Then I get to ‘Colour of Moonlight (Antiochus)’ featuring Doldrums and I’m spellbound. The crunching of beats sound like muffled gunshots, and the layered versions of Boucher’s voice fill the track with light, as do the other various percussive effects employed here. Brilliant. You can take or leave ‘Symphonia IX (My Wait is U)’; except for the beats, it’s too Enya for my liking. The album is quickly brought back to life with ‘Nightmusic’ featuring Majical Clouds, which will suck you in, the various Claire Boucher alter egos singing in your ears like cute little birds. This is followed by ‘Skin’, the longest track on ‘Visions’, clocking in at over 6 minutes. The first 3 minutes of this song is as minimal as Grimes ever gets on this album, but Boucher is not content to rest on her laurels; instead, she pulls the vocals around sonically, so much that you can imagine the waves of words swirling around you. It’s not as catchy, but it works. ‘Know the Way’ ends the album with on a surprising note, first beginning with the sound of running water before singular notes sound and dreamy vocals end your sojourn with Grimes languorously. This album feels good pretty much all the way around, and if you’re looking for a good starter album to get into electronic music, this has enough pop crossover appeal not to disappoint. If you’re already an electronic fiend like me, you’ll find a lot to love in ‘Visions’. Well done, Claire. Can’t wait for your next release.


‘Visions’, the first release on 4AD by Grimes, is available now. She will be performing at the M is for Montreal/Brooklyn Vegan showcase at the Great Escape on Friday the 9th of May at Brighton Digital, with a set time of 20.45.


Video of the Moment #729: Grimes

By on Wednesday, 7th March 2012 at 6:00 pm

Here is the new video for Grimes‘ ‘Oblivion’, a track off her forthcoming album ‘Visions’. High school football games and monster truck rallies are not what comes to mind when you think of Claire Boucher’s sweet tunes, but I think this visual proves that music through a set of headphones can take you anywhere. Watch it below.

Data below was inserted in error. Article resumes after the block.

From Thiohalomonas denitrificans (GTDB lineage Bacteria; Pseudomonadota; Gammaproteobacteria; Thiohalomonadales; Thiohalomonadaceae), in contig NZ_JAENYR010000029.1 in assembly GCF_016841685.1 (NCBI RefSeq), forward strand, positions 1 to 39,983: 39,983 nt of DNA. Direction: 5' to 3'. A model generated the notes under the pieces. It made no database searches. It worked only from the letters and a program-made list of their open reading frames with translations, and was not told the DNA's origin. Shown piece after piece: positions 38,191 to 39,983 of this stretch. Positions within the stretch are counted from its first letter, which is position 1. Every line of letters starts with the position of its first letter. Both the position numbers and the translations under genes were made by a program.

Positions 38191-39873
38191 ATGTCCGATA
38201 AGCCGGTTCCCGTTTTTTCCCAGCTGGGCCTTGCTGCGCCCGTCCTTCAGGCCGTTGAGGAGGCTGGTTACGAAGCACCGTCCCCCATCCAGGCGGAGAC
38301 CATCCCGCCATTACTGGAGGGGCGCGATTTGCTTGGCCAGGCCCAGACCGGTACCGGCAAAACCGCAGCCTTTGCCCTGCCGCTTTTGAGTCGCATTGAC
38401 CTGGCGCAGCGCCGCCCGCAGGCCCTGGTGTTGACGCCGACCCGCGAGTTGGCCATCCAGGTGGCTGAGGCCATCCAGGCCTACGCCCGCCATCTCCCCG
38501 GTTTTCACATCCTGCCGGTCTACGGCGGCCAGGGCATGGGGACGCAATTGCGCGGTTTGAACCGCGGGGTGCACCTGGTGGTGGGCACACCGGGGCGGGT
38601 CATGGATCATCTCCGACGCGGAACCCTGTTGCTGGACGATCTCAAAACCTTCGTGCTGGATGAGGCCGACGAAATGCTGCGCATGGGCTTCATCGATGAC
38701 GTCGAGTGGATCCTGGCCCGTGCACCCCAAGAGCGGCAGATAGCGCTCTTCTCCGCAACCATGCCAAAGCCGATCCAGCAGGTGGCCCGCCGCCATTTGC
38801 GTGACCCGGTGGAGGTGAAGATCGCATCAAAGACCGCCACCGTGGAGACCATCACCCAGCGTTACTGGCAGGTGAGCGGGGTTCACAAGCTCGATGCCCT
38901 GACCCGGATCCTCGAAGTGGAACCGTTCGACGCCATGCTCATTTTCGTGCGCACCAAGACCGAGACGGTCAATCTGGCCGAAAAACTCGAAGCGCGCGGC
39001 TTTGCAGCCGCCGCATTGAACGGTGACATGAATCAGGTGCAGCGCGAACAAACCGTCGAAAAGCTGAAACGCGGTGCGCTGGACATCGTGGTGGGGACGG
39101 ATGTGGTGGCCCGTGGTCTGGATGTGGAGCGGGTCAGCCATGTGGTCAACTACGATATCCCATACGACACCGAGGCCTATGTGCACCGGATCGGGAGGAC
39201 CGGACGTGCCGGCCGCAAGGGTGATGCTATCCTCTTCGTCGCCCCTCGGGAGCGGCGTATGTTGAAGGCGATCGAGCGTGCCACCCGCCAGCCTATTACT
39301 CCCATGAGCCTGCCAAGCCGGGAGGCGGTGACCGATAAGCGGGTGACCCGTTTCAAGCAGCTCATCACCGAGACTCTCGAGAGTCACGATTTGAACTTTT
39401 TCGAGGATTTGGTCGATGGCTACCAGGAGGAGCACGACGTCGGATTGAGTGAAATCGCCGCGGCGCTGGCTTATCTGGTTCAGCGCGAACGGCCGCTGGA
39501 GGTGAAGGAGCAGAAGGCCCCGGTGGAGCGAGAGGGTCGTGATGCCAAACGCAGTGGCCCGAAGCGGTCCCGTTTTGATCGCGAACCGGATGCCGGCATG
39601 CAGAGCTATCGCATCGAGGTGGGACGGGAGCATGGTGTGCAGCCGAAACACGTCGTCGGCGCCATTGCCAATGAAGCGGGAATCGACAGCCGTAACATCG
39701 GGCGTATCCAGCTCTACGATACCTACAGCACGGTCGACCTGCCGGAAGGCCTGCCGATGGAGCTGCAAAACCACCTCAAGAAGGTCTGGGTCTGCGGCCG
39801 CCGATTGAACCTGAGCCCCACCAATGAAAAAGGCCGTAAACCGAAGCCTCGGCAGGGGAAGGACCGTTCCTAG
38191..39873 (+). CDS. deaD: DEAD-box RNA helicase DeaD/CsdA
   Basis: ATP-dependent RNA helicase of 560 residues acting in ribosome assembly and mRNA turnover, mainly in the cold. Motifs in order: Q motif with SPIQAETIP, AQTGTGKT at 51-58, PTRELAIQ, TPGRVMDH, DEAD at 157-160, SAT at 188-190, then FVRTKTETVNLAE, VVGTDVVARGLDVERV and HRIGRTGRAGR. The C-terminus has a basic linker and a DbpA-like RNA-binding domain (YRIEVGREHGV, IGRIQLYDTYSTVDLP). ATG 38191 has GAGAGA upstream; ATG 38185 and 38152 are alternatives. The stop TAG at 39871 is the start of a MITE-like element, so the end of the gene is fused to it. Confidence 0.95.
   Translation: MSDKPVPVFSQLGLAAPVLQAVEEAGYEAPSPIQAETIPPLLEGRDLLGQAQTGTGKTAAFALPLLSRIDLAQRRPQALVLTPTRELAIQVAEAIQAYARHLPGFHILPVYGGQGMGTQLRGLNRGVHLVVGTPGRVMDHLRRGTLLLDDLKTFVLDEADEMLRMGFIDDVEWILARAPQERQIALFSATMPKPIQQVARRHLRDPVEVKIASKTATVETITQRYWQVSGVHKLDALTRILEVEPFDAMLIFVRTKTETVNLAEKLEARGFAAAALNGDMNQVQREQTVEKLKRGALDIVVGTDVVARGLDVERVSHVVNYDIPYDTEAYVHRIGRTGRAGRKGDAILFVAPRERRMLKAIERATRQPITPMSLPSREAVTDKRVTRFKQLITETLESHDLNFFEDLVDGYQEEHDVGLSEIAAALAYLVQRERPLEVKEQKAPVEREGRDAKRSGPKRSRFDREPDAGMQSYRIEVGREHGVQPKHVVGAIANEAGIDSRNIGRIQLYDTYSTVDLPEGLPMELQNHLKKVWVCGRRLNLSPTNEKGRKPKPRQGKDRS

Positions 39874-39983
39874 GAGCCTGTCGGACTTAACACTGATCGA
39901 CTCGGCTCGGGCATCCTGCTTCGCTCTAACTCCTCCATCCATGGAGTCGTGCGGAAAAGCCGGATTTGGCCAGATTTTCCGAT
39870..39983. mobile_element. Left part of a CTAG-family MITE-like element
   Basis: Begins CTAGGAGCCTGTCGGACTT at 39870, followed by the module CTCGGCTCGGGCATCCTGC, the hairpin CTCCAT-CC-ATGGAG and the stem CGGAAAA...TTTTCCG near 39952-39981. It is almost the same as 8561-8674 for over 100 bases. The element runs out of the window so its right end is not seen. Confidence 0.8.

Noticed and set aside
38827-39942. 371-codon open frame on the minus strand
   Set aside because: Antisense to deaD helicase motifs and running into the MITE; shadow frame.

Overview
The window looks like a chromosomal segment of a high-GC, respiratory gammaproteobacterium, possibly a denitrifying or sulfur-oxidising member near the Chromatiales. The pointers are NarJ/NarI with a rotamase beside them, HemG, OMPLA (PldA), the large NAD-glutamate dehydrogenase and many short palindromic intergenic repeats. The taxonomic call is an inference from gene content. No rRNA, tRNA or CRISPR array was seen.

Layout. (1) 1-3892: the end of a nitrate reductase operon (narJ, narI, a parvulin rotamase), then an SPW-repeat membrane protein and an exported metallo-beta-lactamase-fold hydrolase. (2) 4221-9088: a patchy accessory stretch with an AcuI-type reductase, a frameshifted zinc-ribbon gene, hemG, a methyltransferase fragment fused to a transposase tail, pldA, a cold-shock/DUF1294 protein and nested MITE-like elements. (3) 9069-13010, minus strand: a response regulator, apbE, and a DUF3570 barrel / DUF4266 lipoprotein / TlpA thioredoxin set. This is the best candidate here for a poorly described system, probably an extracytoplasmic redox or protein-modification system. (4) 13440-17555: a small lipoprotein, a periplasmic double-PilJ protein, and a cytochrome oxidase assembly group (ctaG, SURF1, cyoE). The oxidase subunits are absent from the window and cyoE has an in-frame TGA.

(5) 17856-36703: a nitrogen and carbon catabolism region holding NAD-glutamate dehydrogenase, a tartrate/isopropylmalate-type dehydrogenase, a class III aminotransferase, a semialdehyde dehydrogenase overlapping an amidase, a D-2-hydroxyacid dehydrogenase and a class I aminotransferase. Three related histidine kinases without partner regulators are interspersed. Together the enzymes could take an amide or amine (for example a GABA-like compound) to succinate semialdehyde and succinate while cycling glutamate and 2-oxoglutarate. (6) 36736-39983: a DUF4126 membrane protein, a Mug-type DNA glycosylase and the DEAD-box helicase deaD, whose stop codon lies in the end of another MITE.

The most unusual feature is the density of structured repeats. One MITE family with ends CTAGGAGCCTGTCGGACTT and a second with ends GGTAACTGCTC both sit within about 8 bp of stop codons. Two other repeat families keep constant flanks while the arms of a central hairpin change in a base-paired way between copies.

Grimes’ album ‘Visions’ will be out on the 12th of March on 4AD.



Preview: SXSW 2012 – 10 Bands New to You

By on Thursday, 1st March 2012 at 9:00 am

Since the various laundry lists of bands that had been accepted for this year’s SXSW had been announced, I bided my time. I wanted to wait for the official venue announcements, carefully poring over what had been released through the 2012 SXSW Web site while also considering smaller, nonofficial events that bands have been posting on their Facebooks or official Web sites. The headliners have been briefly profiled in part 1 of my SXSW 2012 preview.

As you can imagine, there are so many bands playing at SXSW this year than we have written about here at TGTF, so for the sake of brevity, I had to cut down my “I’d love to see them at SXSW” list. This group of 10 bands, listed below in alphabetical order, are bands you likely have not heard of, or if you have, I imagine you don’t know much about them, since they’ve only just gotten tipped recently.

Django Django – They’ve written quite possibly *the* earworm of 2012, ‘Default’. Performing at the Scottish Music Industry Association showcase at Easy Tiger Bar at 12:00 AM on Wednesday 14 March and Huw Stephens / UK Trade Investment showcase at Latitude 30 at 10:00 PM on Saturday 17 March.

Drop the Lime – Luca Venezia is better known by his stage name and all the high-profile remixes he’s done. But he’s an artist in his own right, ready to drop some huge beats in parties across Austin. His ‘Shake Baby Shake’ track is streaming below. Performing at Club Create’s showcase at the Madison on Wednesday 14 March (time TBA) and at the Filter Magazine / Dickie’s party at the Lustre Pearl at 10:00 PM on Thursday 16 March.

Fiction – they opened for Dutch Uncles at their Christmas show in Manchester last December (review here) was impressive but this will be the first taste Americans get of the London band. Watch the video for the infectious as all hell ‘Big Things’ below.